Guilford County schools, parents debate over reading lists

Guilford+County+schools%2C+parents+debate+over+reading+lists

Kacey Minnick

Students, parents, teachers and board of education members from Guilford County Schools have found themselves at the center of a heated controversy.

A few weeks ago, some residents asked Guilford County’s Board of Education to eliminate controversial books from their students’ high school reading lists. They claim that some of the books offend Christianity and contain graphically violent and inappropriate sexual content.

“When I analyzed the 11 books, my heart was grieved and honestly somewhat angered with what I found,” said Lisa Reid, Grimsley High School parent, at a school board meeting.

Several of the controversial books were “House of the Spirits,” “Cat’s Cradle,” and especially Margaret Atwood’s 1985 novel “The Handmaid’s Tale.”

At the Guilford County School board meeting, Cathy Barnette expressed her disapproval of Atwood’s novel.

“Among the many sexually explicit and vulgar scenes in this book is the quintessential theme which involves the process known as ‘the ceremony,’ during which the commander reads passages from the Bible out loud,” said Barnette. “He then retreats to his bedroom where his wife holds down the handmaid, digging her rings into the handmaid’s fingers while the commander rapes the handmaid.”

Reid has currently gathered around 2,300 signatures to petition the Guilford County School Board to set standards that will not degrade religion.

However, following some of the protests, there was another public outcry by a group of parents who protested the possible book banning.

“I enrolled my two daughters in Grimsley’s IB program because I value a rigorous education that exposes students to challenging literature from around the globe,” said Caroline McAlister, Guilford College continuing part-time lecturer in English and parent of Grimsley High School students. “As a college literature professor myself, I know they will need these skills to succeed in college … I want my daughters to have the opportunity to engage with the ugliness of the world in literature before they meet it head on in real life.”

Several weeks ago, parents who voiced their concerns against possible censorship marched from the Central Library to the School Board meeting insisting upon the freedom to read. The group carried signs that read “More books, not less!” and “Let Our Children Read.”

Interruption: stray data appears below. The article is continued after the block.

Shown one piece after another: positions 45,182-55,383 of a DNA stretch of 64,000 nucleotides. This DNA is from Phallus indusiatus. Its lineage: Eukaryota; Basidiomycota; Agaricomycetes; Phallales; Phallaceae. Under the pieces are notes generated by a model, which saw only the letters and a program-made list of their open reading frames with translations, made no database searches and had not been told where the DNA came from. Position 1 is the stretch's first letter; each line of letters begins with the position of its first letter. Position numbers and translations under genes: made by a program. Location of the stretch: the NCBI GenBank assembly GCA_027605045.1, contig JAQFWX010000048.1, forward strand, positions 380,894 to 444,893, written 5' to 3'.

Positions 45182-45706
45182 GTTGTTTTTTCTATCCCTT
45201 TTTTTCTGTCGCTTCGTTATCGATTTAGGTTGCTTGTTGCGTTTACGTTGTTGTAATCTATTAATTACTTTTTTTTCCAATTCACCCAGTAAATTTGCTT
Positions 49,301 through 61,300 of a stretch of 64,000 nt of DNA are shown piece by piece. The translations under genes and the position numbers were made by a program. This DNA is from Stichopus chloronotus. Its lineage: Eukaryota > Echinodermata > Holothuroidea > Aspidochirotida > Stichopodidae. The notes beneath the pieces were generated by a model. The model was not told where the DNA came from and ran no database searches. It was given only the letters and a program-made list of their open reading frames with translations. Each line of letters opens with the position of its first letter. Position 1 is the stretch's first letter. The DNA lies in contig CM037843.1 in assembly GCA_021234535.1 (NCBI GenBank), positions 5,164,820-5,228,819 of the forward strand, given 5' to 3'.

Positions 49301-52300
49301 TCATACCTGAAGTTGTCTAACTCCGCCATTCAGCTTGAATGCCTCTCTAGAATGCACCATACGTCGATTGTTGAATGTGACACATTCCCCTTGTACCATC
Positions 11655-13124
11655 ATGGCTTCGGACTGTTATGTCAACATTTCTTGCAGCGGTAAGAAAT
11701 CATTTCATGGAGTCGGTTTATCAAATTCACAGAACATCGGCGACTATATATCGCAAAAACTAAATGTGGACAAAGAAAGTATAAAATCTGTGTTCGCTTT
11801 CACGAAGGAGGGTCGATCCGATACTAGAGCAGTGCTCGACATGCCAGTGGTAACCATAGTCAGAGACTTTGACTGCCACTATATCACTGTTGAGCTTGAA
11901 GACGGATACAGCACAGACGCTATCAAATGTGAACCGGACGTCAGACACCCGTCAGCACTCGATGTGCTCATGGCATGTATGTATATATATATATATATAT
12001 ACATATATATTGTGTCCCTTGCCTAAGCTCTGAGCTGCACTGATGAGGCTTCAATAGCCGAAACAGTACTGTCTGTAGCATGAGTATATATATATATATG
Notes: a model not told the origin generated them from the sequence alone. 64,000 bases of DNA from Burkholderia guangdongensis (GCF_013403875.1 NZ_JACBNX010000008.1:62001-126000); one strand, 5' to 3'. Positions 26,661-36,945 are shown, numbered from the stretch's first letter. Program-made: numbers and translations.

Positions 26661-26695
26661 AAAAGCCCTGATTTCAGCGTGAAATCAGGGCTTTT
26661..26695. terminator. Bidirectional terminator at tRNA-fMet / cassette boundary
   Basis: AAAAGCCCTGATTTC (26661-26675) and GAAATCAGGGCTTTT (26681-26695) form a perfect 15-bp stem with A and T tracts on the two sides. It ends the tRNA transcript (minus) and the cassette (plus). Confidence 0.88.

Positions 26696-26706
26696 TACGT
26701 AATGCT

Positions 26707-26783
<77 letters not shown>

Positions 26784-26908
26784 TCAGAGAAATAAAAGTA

Christina Purgason, Advanced Placement and International Baccalaureate program coordinator at Grimsley High School, wanted to clarify several controversies surrounding the novels.

Firstly, she noted that selections such as “The Handmaid’s Tale,” “The Things They Carried,” and “The House of the Spirits” are all part of the AP and IB programs.

“These courses are not mandatory and are themselves a ‘choice’ for students and parents within our system and are college-level classes with corresponding materials at that same level,” said Purgason in an email interview. “So if their titles are not deemed worthy, then is the ethos of these respective programs to be doubted as well?”

Secondly, she mentioned that those works are included on official title lists from the AP and IB organizations. Atwood has also been cited in free response questions from both the 1993 and 2000 AP English Literature exams.

“Considering the wealth of information about Atwood in Advanced Placement’s own site and official materials, it would seem that AP English Literature instructors would be remiss if they did not include Atwood on their syllabi,” said Purgason.

The debate and controversy surrounding Atwood’s novel is certainly not the first of its kind.

In fact, “The Handmaid’s Tale” was ranked 88th in the American Library Association’s “Top 100 Banned/Challenged Books: 2000-2009.”

Interestingly in 2006, a San Antonio-area school superintendent pulled Atwood’s novel after a parent complained it was sexually explicit and offensive to Christians.

Shortly afterwards, the novelist Margaret Atwood wrote an open letter to the Judson Independent School District.

“I would like to thank those who have dedicated themselves so energetically to banning my novel ‘The Handmaid’s Tale,’” said Atwood. “It’s encouraging to know the written word is still taken so seriously … The remark “offensive to Christians” amazes me — why are some Christians so quick to see themselves in this mirror?”

Some parents have also voiced that the reading material is not more violent or pornographic than other accepted texts.

“There’s sex and violence in Shakespeare,” said McAlister. “They didn’t object to Romeo and Juliet or to Mercutio’s jokes about ‘prick song’.

“They took the sections of the book that they read out loud at the school board meeting out of context. And sure, out of context they can sound pornographic. But if you pay attention to who’s saying what; they are art. They are no more pornographic than a nude painting by Rembrandt is pornographic.”